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Professional kitesurfer Wes Matweyew of surfSUP tci rips it up on Long Bay in Turks and Caicos. (Photograph by Jason Wolcott, surfSUP tci)

Adventure 101: Kitesurfing in Turks and Caicos

Kitesurfing—harnessing the power of the wind to glide across the water and into the air on a board—is guaranteed to help your spirit soar.

“[It] feels like what I imagine it must be like flying around heaven,” says Brendon Held, owner of inMotion Kitesurfing magazineinMotion Kitesurfing magazine.

When it comes to giving the sport a whirl, few places rival the Turks and Caicos. This dreamy collection of islands north of Hispaniola and east of Cuba dazzles with miles of warm, shallow turquoise water and sand so fine it feels like fairy dust.

Indeed, the Caribbean nation is “beautiful by nature,” as its license plates proclaim. Factor in locals who exude a relaxed, friendly vibe, and you have all the ingredients for a perfect tropical adventure.

> When to Go:

Head to Turks and Caicos for kitesurfing (also known as kiteboarding) when the trade winds blow, generally from November through June, following hurricane season. To save a few pennies, avoid high season, which is mid-December to mid-April.

> Getting Started:

Touch down on the main island of Providenciales (or Provo, as it’s popularly known), then head for Long Bay. You’ll see colorful kites dancing across the sky at the northern end of the beach, where kite schools—Big Blue Unlimited, Kite Provo, and Turks and Caicos Kiteboarding among them—set up shop when the wind starts to kick up.

Beginners should commit to several days of lessons in order to get a feel for the sport. You’ll start out flying a trainer on shore, then progress to using a full-size kite to pull yourself through the water (known as body dragging). Once you’ve gotten the hang of the kite, you can start learning how to get up on the board—usually on day two or three. Be sure to make reservations in advance.

> Essential Gear and Tips:

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Long Bay is a kiter’s paradise, with fine white sand and aquamarine surf. (Photograph by Terry Stonich)

Kite schools can set you up with all of the gear you’ll need, but you’ll need to bring or wear the following to your lesson:

  • A bathing suit, or wetsuit if you tend to get cold. Note that the water is fairly warm all year round.
  • Sunscreen—and lots of it, including a high SPF lip balm to keep your smackers from frying as you look up at the kite all day
  • Sunglasses equipped with a floating leash or Sea Specs (a cross between sunglasses and goggles)
  • Booties (optional). Turks and Caicos sand is pretty easy on the feet, but use booties if you don’t want to worry about where you’re stepping.
  • Water and snacks

If you decide you want to take kiting to the next level and head out on your own, you’ll need a board with bindings, a harness, pump, power bar with lines, and a leash. You’ll also want a quiver of two to three kites ranging from 9 to 14 meters. Kite size depends on weight and wind speed.

For Turks and Caicos, you’ll want 9-, 12-, and 14-meter kites, at least. A 17 can be handy for men on days with low wind. Though optional, an impact/flotation vest is recommended.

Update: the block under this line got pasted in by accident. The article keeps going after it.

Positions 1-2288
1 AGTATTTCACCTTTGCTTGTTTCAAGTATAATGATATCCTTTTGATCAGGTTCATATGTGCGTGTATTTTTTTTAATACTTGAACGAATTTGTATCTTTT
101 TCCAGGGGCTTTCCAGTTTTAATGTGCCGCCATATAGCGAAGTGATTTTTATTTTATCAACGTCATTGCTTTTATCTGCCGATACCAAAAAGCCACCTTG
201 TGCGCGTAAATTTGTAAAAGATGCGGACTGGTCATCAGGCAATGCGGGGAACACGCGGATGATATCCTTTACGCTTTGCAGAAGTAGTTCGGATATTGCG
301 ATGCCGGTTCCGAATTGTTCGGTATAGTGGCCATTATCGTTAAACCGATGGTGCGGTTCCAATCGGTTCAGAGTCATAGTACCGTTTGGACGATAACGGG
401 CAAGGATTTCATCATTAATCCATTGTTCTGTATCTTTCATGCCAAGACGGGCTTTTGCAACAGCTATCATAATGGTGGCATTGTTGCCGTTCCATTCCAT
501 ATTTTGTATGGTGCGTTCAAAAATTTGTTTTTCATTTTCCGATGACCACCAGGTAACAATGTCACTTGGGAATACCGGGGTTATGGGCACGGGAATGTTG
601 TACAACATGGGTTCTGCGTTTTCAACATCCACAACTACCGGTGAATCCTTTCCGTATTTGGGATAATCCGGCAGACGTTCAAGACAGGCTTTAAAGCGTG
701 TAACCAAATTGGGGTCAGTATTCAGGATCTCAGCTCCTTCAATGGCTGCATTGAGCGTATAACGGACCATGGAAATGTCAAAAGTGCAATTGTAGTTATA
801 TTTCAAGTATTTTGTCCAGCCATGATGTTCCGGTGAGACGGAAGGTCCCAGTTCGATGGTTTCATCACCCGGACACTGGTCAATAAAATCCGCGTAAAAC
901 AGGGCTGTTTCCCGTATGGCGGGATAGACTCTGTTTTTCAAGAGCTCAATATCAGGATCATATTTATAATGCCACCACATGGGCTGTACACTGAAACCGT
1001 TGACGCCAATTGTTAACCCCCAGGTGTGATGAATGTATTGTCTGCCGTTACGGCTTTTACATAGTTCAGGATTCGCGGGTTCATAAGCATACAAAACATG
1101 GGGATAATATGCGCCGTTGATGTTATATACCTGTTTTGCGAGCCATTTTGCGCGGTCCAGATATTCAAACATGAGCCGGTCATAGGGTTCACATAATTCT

> Where to Go:

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Wes Matweyew (above) helped hatch the kite safari concept in Turks and Caicos. (Photograph by Jason Wolcott, surfSUP tci)

Long Bay: Long Bay is a bit like a bathtub—warm, flat water for miles—making it the ideal kiteboarding training ground. The shallow water and sandy bottom make it easy to relaunch a kite or retrieve a board after a fall. Another plus? Prevailing onshore/sideshore winds will blow you back to land if anything goes wrong.

Turtle TailThis protected bay at the south end of Provo presents more of a challenge than Long Bay. The small launch area is accessible only at low tide, and gusty winds keep kiters on their toes—not to mention crabs that nip at your feet. But the effort pays off.

Grace BayWhen north/northeast winds blow, the surf break at Grace Bay lures advanced kiters who like to play in the waves.

Downwinders: A downwinder—which starts in one place and ends in another—is the ultimate kiteboarding adventure. Long Bay to Turtle Tail is a favorite route. If you aren’t comfortable doing a downwinder on your own, hook up with Big Blue Unlimited for a kite safari. The instructors there can take you to all sorts of hidden spots.

> Other Top Kite Surfing Spots for Beginners:

Cape Hatteras, North Carolina (USA): A narrow spit of land that stretches for 70 miles, Cape Hatteras offers the protected waters of Pamlico Sound on the west side and the playful waves of the Atlantic on the east. To get started, visit the well-oiled machine REAL Watersports or Kite Club Hatteras for a more relaxed experience.

Bonaire, Caribbean: Trade winds blast Bonaire with stiff breezes year-round. Kiters have laid claim to Atlantis Beach, an idyllic stretch of sand at the island’s southwestern tip. The wind blows offshore, so you have to be proficient at riding upwind or willing to hire a boat escort. Kiteboarding Bonaire can take care of you.

South Padre Island, Texas (USA): Flat, shallow water and steady winds throughout the year make South Padre Island an ideal learning ground.

Avery Stonich is a freelance writer based in Boulder, Colorado, who has traveled to more than 40 countries in search of adventure. Follow her on Twitter and Instagram @averystonich. 

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